Category Archives: Hermeneutics
In an earlier post, I noted the comments of Jonathan Pennington of the transformative power of Gospel narrative. Here’s one of my favorite of his illustrations:
… Along these lines, imagine that a man wants to take his beloved wife on the date to romantic movie. Of the last minute he decides that it would be far cheaper and much more efficient to go to Blockbuster, find the “romantic comedy” section, and together read all the synopses on the back of the DVD boxes. Why would that not have the same effect? Why would this be a failed to date? Because it is the story – it’s setting, development, climax, resolution, and the fact that it takes time to experience – that is the films Hower. The all (often deceitful) summary on the back cover may guide one choosing a selection, but it cannot replace the experience of the story because story cannot be reduced to its content. If the narrative did not matter, then we could just have the synopsis and be done with it. We could suck the doctrinal truth out of the Gospels, and then we wouldn’t need to waste our time with studying them anymore. We have the “truth”; Mission accomplished. But this fails to understand God’s revelation in our God-created human nature.
-Jonathan T. Pennington, Reading the Gospels Wisely
And the hits keep on coming from Swain in Trinity, Revelation, and Reading:
Because of biblical interpretation is an act of covenant mutuality, a living in engagement with the living God through his living in Christ, biblical interpretation is always personal. As interpreters, we are always making decisions either for or against the truth, promises, and commands of a given text. There is no neutrality here. We are either in the process of further embracing Scripture’s truth, promises, and commands or we are in the process of distancing ourselves from them. We are either bringing ourselves into further conformity to God’s word or we are slowly drifting away from that which we have read and heard (cf. Heb. 2.1-4).The timing of biblical application therefore is always “Today” (see Heb. 3.7-4.13).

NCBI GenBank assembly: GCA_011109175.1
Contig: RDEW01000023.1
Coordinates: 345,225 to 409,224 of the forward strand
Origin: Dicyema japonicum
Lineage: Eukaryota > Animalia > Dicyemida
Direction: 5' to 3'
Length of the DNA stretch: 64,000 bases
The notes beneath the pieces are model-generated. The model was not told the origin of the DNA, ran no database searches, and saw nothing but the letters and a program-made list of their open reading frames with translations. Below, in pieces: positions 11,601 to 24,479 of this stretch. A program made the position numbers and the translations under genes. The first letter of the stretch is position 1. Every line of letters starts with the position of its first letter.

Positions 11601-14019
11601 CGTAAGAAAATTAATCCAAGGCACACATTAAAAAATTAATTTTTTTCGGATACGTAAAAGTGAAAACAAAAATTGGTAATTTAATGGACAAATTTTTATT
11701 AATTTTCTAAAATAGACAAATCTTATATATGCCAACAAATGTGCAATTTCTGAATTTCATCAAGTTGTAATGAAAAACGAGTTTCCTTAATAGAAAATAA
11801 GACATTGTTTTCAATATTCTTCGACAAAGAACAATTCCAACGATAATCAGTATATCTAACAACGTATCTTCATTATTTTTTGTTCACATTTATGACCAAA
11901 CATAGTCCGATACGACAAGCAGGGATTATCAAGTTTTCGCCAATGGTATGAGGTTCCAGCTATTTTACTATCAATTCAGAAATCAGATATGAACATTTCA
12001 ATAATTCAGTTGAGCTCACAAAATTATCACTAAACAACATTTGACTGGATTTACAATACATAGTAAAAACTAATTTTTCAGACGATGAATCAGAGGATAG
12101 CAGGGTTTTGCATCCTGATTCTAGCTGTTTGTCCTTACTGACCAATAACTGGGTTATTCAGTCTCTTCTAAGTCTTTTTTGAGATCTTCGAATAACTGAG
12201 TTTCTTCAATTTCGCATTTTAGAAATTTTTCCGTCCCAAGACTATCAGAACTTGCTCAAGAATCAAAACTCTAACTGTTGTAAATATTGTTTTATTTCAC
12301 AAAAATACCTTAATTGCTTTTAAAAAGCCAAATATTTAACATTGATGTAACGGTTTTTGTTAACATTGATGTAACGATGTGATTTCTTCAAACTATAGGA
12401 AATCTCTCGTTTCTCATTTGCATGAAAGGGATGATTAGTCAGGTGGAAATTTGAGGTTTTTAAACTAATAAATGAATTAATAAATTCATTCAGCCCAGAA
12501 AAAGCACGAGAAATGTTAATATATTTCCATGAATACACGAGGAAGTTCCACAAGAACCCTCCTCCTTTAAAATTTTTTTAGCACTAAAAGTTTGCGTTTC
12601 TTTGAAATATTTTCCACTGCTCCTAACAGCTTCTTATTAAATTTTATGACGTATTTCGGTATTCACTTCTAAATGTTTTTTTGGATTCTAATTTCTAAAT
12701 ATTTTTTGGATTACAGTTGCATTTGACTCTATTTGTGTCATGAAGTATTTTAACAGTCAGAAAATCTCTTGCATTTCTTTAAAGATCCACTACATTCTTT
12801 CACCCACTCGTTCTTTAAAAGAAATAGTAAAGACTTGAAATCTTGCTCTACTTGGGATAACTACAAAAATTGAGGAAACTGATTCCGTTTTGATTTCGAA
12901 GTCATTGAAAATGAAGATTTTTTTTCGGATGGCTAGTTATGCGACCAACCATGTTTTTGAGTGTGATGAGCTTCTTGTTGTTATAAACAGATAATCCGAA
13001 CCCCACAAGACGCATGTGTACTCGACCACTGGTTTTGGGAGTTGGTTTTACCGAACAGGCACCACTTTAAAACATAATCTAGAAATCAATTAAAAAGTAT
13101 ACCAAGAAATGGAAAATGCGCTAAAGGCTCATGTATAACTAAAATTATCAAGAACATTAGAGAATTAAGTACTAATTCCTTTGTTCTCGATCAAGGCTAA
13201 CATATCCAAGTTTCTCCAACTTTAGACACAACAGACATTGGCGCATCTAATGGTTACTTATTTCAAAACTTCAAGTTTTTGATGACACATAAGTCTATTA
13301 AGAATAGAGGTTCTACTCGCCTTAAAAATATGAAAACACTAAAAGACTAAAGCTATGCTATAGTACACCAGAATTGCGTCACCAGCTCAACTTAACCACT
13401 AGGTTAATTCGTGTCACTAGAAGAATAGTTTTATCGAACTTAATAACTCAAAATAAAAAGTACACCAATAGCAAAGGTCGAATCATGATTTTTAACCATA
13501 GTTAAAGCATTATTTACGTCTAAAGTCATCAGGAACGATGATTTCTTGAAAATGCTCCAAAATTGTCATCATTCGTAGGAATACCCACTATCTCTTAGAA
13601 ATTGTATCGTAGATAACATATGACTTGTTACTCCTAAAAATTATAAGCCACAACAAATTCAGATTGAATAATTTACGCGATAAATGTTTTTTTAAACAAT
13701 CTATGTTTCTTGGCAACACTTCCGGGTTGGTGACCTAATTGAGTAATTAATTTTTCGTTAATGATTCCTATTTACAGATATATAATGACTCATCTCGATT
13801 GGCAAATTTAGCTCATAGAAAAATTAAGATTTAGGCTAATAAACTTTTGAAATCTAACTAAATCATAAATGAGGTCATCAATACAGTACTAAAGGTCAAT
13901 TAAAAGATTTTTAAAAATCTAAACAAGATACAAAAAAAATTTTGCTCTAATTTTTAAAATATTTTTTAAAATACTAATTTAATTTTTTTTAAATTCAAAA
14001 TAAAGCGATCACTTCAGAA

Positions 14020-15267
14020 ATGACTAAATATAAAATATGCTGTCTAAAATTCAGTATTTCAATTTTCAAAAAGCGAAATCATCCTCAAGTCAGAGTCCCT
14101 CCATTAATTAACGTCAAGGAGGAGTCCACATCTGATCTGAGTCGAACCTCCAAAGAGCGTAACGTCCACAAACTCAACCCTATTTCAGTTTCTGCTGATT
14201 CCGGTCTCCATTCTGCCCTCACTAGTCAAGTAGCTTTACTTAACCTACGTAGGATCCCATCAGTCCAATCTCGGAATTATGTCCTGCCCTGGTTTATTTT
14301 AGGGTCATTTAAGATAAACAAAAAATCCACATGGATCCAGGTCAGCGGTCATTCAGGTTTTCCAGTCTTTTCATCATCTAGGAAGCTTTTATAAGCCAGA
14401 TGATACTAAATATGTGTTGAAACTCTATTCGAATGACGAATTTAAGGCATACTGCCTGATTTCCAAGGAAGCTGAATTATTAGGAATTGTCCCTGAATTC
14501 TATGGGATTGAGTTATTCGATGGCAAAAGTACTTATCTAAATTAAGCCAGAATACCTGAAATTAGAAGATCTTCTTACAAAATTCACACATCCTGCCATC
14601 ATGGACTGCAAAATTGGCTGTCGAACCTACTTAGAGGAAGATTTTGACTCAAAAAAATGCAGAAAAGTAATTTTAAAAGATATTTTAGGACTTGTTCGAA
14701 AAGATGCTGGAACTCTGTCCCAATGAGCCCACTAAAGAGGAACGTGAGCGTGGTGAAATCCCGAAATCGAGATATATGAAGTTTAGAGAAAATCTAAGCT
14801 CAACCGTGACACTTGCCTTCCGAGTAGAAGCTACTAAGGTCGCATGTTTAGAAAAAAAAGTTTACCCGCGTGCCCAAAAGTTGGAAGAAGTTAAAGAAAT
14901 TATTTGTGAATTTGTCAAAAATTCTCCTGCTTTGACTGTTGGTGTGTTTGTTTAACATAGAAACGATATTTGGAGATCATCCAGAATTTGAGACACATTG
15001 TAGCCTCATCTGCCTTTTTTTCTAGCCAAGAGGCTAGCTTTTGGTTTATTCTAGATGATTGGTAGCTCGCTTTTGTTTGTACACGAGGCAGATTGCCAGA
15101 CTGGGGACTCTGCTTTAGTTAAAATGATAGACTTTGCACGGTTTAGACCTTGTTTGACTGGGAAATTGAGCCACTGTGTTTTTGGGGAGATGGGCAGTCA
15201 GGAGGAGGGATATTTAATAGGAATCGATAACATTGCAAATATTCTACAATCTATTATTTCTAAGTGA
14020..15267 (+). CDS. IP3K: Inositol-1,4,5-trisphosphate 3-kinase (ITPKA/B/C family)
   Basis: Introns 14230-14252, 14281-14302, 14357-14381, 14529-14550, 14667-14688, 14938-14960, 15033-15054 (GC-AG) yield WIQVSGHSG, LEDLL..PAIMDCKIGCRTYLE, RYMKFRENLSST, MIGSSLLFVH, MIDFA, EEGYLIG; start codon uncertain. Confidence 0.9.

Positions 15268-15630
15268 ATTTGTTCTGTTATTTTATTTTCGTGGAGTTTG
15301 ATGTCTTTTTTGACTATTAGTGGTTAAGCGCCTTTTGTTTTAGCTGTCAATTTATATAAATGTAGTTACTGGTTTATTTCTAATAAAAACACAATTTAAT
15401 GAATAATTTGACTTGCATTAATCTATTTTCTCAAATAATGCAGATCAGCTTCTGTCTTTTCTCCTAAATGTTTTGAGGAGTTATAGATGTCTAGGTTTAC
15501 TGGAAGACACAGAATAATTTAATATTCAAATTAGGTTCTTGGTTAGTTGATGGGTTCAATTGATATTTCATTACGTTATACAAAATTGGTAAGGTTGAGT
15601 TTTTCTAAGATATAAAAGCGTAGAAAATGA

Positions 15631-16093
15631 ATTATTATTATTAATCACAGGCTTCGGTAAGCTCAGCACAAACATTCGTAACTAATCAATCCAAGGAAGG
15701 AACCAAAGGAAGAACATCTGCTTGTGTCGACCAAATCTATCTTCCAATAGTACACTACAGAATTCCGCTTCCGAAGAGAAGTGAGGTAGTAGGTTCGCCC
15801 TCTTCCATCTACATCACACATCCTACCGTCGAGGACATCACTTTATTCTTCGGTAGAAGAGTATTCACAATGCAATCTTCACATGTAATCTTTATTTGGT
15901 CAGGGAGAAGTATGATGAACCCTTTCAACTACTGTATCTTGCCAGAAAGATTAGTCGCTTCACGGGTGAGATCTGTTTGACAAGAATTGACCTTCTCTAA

– Scott R. Swain, Trinity, Revelation, and Reading, 134.
In my reading Trinity, Revelation, and Reading, I came across this gem by John Webster, Chair of Systematic Theology at the University of Aberdeen:
Exegetical reasoning is, most simply, reading the Bible, the intelligent (and therefore spiritual) act of following the words of the text. Scripture is not an oracular utterance but an instrument through which the divine speech evokes the unselfish, loving, and obedient tracing of the text’s movement which is the work of exegesis. This is theologically primary; the principal task of theological reason is figuring out the literal sense, that is, what the text says. This would be an absurdly naive claim if the literal sense were thought of merely as information to be retrieved from the inert source in which it had been deposited. But the prophets and apostles are alive, their texts are their voices which herald the viva vox Dei [the living voice of God]. “Following” these texts is, as it were, a movement of intellectual repetition, a “cursive” representation of the text, running alongside it or, perhaps better, running in its wake. To be taken into this movement is the commentator’s delight, tempered by the knowledge that we cannot hope to keep pace, because the prophets and apostles always stride ahead of us. This is why following these texts involves the most strenuous application of the powers of the intellect, demanding the utmost concentration to resist habit and to ensure that the text’s moment is not arrested in our re-presentation.